Kiefer Sutherland played to a Sold Out Ritz on Sunday with support from up and coming country singer/songwriter Twinnie, who won the crowd over with her beautiful voice and northern humour. Originally from York, and having a career in the west end, films and on T.V’s Hollyoaks she has now decided to go down the country road to Nashville.
With songs like Better When I’m Drunk, Cupid and Daddy Issues she brings a relatable, fun element to the night, explaining how lots of her songs are about her own love life which she admits ‘is sh*t’. She can also belt out a really good ballad and stuns the crowd with a rendition of Whitney Houstons I Wanna Dance With Somebody.
The legend himself, Kiefer Sutherland arrived on stage wearing a white jacket and cowboy hat and he kicked off the set with some of his more up beat country songs and even showed the crowd some of his fancy footwork as he toe tapped and jumped, not fell, off the steps. He played tracks from his first album Down In A Hole and most of his new album Reckless & Me which is a mixture of country, rock and sentiment and slightly less grungy than the first album. There was a story behind a few of the songs which he would explain beforehand, for instance, the title track apparently started off about his horse called Reckless, but he realised that somehow it had become more about him as he wrote it. Kiefer admitted he wasn’t a fan of the traditional love song which is why he wrote the track Faded Pair Of Blue Jeans, which was about when a couple had already made it and they were now in the comfortable stage of a relationship rather than looking for love or losing it. This Is How It’s Done is a great track about when he was young and first introduced to the drinking and fighting of bar life. The best story though had to be about the tearful track Saskatchewan, which is about when he was on his way there to see his mother but he might not make it in time to see her alive. He wrote the song on the plane but when he arrived at the hospital she was still alive and subsequently got better. He then thought it was a good idea to play her the song and it really upset her. Turns out she really doesn’t want to be buried in Saskatchewan. The crowd went from tears of sadness to sorrow in seconds.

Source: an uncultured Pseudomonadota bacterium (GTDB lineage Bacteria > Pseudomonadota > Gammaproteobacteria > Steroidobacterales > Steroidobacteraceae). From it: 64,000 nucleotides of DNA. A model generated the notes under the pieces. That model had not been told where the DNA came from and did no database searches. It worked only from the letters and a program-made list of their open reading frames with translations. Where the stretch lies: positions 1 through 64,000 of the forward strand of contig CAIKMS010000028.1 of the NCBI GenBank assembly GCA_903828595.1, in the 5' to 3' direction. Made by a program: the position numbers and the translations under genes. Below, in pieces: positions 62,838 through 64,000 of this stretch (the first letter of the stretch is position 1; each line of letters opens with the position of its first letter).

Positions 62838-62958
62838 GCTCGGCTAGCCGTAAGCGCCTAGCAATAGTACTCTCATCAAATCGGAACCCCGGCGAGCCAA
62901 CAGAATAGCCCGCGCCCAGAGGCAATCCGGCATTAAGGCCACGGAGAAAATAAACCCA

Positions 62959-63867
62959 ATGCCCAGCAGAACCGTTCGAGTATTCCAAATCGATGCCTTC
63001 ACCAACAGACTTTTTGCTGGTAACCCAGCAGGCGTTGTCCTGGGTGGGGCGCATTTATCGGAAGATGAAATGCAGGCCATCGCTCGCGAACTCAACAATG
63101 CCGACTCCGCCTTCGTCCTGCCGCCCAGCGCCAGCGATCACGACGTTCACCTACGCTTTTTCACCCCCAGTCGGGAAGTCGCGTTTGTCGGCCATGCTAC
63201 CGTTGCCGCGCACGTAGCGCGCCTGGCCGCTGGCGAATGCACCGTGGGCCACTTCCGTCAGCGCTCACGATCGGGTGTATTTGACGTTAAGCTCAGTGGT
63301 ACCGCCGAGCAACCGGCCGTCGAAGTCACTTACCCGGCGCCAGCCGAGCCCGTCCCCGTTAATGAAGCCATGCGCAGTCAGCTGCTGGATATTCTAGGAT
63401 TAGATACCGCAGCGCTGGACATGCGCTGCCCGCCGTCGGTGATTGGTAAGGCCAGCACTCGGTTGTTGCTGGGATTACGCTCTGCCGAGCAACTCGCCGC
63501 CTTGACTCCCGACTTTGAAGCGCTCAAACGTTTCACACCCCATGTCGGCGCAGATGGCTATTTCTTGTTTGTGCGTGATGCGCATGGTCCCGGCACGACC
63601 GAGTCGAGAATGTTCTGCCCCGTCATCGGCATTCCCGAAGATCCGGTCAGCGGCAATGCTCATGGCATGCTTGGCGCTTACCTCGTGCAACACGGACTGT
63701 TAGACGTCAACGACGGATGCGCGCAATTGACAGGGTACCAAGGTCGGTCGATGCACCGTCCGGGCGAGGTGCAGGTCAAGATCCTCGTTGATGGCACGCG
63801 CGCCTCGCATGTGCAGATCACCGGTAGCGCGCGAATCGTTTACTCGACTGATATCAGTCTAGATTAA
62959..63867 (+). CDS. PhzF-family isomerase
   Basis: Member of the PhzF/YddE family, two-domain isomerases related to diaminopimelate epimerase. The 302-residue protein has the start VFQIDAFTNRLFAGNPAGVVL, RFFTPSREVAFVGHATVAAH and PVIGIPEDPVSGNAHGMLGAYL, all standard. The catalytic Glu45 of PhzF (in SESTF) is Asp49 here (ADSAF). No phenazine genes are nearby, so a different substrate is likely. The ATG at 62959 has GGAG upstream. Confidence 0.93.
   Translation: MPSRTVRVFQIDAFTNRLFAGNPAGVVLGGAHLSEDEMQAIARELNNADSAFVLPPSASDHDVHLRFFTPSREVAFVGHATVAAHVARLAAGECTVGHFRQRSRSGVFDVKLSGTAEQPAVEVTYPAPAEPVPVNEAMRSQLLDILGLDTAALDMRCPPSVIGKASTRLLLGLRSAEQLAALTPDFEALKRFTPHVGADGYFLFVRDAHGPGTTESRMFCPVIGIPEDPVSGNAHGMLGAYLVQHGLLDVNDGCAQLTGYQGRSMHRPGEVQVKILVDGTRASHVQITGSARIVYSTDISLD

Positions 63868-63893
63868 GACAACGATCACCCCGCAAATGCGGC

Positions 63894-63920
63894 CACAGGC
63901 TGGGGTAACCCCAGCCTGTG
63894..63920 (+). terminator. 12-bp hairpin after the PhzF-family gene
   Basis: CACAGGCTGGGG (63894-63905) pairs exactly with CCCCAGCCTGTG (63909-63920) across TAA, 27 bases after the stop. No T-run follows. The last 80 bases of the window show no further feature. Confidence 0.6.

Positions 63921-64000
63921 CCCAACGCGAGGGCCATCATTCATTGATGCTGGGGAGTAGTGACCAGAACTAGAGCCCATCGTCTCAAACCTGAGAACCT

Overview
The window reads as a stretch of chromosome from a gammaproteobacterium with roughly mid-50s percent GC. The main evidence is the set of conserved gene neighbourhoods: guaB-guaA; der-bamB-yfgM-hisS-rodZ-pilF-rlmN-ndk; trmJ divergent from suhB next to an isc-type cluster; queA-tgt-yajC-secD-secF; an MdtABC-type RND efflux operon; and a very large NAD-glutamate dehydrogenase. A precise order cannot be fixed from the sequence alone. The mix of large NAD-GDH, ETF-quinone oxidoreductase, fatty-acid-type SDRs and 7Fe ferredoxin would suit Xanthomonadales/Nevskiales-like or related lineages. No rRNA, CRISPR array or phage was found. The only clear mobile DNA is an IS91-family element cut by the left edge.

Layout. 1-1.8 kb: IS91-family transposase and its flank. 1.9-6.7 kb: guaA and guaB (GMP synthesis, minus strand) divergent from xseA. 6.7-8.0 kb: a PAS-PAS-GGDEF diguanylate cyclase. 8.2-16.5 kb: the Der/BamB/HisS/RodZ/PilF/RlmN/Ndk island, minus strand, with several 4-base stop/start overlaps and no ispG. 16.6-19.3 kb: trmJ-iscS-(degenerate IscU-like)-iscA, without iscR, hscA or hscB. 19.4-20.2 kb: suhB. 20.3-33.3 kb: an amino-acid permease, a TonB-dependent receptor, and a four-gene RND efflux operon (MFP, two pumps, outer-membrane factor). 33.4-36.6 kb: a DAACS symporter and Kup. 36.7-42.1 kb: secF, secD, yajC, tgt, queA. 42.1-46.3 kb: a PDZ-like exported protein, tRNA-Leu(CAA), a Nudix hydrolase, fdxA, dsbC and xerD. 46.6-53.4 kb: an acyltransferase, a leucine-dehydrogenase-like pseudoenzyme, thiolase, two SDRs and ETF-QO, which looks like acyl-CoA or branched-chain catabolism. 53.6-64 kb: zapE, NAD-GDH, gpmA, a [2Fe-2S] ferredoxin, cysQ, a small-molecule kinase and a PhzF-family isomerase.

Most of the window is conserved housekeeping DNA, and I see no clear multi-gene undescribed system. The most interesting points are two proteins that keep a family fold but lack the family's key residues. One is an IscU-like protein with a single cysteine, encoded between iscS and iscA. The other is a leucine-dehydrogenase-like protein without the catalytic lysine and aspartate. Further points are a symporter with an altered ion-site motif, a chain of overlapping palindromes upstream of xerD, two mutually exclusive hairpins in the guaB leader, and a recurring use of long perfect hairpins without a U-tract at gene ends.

Shirley Jean is always the track that brings me to tears, this is not autobiographical, explained Kiefer, but inspired by Johnny Cash song Folsom Prison Blues, and is about a guys last night in prison before his death and how the picture of his first and only love got him through his time. Other songs he played from the new album were Open Road, Something You Love, Blame It On Your Heart and Run To Him.
The end of the set turned to the more grungy rock songs like Down In A Hole, Going Home and All She Wrote which sounded amazing with the guys in the band playing out of their skins before they all left the stage to a rapturous applause.
Kiefer returned for the encore with the beautiful ballad Calling Out Your Name from his first album. Twinnie joined him on stage after the first verse to sing the chorus alone, they then harmonised and acted the rest of the song out together perfectly. Kiefer then gave the crowd a special rendition of Bob Dylans Knockin’ On Heavens’ Door before finishing with his up beat track Agave which had everyone dancing. It’s not the usual kind of gig we normally go to but I can honestly say that I thoroughly enjoyed both Kiefer and Twinnie, excellent singers, songwriters and all round lovely people. What a fun night!!!
Review by Joanne Marsland
Photos by Philip Goddard